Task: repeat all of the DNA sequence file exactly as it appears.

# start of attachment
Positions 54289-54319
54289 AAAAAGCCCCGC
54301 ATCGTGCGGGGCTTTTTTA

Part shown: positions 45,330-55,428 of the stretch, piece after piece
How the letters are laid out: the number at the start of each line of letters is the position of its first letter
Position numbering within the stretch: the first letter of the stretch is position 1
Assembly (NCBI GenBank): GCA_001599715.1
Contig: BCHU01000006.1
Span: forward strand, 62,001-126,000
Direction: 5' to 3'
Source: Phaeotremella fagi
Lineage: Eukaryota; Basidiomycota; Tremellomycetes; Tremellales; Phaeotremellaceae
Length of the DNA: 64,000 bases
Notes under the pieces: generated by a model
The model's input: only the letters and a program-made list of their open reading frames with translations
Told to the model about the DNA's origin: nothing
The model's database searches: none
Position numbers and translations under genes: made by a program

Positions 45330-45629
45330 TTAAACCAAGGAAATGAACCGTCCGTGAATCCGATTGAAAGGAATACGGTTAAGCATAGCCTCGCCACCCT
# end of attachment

Positions 54289-54319
54289 AAAAAGCCCCGC
54301 ATCGTGCGGGGCTTTTTTA

Part shown: positions 45,330-55,428 of the stretch, piece after piece
How the letters are laid out: the number at the start of each line of letters is the position of its first letter
Position numbering within the stretch: the first letter of the stretch is position 1
Assembly (NCBI GenBank): GCA_001599715.1
Contig: BCHU01000006.1
Span: forward strand, 62,001-126,000
Direction: 5' to 3'
Source: Phaeotremella fagi
Lineage: Eukaryota; Basidiomycota; Tremellomycetes; Tremellales; Phaeotremellaceae
Length of the DNA: 64,000 bases
Notes under the pieces: generated by a model
The model's input: only the letters and a program-made list of their open reading frames with translations
Told to the model about the DNA's origin: nothing
The model's database searches: none
Position numbers and translations under genes: made by a program

Positions 45330-45629
45330 TTAAACCAAGGAAATGAACCGTCCGTGAATCCGATTGAAAGGAATACGGTTAAGCATAGCCTCGCCACCCT